Chaperone Machinery Modulators in Cancer, Cardiovascular Disease and Neurodegeneration
We study protein quality control across translational models of cancer, cardiovascular disease and neurodegeneration with the goal of defining mechanisms of protein homeostasis and identifying therapeutic targets.
Our unified approach is based on the realization that a single cellular machinery, the Hsp90/Hsp70 based chaperone machinery, controls the activity, turnover and trafficking of hundreds of client proteins, and as such plays a critical role in the pathogenesis of these varied disorders.
In contrast to the classic model of individual chaperones interacting with unfolded proteins to facilitate their refolding, we will test a model in which the chaperone machinery functions in protein triage by interacting with client proteins in their near-native conformations to open and stabilize protein folding/ligand binding clefts.
Although chaperone machinery function has been studied intensively, a major limitation in the field is that the mechanism by which it triages unfolded or damaged proteins for degradation is poorly understood.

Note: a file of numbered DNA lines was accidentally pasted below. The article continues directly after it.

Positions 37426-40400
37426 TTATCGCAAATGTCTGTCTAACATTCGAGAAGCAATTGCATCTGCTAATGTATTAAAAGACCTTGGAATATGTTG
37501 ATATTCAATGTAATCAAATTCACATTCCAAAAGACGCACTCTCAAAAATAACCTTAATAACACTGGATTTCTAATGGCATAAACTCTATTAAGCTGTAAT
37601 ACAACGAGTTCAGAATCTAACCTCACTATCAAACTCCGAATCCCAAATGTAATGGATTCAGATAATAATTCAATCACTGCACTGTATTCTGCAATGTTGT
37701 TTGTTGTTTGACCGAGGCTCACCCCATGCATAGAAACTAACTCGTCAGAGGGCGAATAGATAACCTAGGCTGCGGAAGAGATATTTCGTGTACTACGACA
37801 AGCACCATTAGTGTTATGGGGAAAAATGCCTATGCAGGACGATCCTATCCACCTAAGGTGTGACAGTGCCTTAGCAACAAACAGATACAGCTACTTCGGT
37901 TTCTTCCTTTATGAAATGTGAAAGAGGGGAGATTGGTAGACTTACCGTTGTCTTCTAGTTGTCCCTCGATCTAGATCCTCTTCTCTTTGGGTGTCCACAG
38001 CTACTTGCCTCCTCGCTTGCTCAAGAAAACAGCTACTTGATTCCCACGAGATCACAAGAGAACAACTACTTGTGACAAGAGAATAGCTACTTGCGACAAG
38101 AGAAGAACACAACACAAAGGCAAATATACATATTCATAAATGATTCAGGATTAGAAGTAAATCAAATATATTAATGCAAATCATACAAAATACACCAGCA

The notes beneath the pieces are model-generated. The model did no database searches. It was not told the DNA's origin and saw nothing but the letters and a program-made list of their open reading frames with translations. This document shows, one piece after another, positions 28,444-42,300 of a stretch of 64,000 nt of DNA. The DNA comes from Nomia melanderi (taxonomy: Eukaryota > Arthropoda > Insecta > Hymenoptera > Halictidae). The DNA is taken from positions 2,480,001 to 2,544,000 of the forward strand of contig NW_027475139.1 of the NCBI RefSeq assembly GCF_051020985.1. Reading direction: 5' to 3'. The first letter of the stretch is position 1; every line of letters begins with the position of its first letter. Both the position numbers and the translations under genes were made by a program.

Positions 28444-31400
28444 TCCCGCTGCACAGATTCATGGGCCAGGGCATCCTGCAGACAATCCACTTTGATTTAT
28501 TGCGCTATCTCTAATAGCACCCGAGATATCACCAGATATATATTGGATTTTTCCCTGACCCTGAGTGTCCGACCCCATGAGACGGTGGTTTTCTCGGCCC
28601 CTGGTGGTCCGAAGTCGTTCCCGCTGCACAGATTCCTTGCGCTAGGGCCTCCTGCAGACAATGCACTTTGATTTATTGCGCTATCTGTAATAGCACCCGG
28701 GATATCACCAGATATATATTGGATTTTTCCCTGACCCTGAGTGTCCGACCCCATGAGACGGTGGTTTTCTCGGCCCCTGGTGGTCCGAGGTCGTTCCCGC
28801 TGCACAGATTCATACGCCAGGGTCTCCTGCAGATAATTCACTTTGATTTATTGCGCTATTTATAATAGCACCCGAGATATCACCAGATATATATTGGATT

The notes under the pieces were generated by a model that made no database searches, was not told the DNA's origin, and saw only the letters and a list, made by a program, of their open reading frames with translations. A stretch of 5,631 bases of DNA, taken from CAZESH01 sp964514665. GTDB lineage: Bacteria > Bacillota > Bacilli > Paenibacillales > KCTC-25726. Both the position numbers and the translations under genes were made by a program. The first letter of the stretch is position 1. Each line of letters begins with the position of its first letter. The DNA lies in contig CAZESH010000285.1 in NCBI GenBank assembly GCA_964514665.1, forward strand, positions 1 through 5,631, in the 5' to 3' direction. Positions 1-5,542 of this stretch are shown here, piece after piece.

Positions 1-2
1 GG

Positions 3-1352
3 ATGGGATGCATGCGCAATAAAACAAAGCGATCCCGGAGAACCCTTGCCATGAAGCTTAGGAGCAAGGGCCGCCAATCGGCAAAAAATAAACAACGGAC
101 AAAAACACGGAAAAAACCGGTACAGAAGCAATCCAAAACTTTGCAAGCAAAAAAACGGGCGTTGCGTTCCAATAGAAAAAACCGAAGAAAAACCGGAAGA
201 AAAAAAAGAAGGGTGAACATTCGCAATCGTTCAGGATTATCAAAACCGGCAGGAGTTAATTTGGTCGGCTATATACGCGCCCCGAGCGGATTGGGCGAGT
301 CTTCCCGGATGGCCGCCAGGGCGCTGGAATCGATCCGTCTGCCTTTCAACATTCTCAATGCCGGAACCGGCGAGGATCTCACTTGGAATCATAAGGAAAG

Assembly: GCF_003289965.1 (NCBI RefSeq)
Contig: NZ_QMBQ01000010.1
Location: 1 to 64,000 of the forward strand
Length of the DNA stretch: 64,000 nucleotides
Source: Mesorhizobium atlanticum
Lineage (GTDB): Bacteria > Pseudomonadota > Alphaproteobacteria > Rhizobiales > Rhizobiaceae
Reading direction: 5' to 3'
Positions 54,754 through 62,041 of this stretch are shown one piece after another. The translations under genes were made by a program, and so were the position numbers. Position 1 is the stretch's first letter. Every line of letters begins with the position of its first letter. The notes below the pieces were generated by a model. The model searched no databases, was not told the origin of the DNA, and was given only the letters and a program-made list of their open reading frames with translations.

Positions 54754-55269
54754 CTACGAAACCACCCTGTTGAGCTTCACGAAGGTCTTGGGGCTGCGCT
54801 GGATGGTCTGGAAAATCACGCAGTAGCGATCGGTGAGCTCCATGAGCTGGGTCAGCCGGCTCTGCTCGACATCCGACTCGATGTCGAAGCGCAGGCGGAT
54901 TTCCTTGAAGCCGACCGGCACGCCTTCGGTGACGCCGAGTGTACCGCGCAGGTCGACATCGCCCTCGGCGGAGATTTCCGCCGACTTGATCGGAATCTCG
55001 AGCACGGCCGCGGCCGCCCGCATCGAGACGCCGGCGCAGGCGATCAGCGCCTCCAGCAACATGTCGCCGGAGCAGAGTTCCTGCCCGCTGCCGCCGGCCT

Our goal is to define this mechanism in order to develop strategies to achieve therapeutic benefits in disease.
Investigators Involved with this Hub:
- Mark Cohen, M.D. - Laboratory Website
- Sharlene Day, M.D. - Laboratory Website
- Jason Gestwicki, Ph.D. - Laboratory Website
- Theodore Lawrence, M.D., Ph.D. - Laboratory Website
- Andrew Lieberman, M.D., Ph.D. - Laboratory Website
- Mukesh Nyati, Ph.D. - Laboratory Website
- Yoichi Osawa, Ph.D. - Laboratory Website
- William Pratt, M.D.
- Daniel Southworth, Ph.D. - Laboratory Website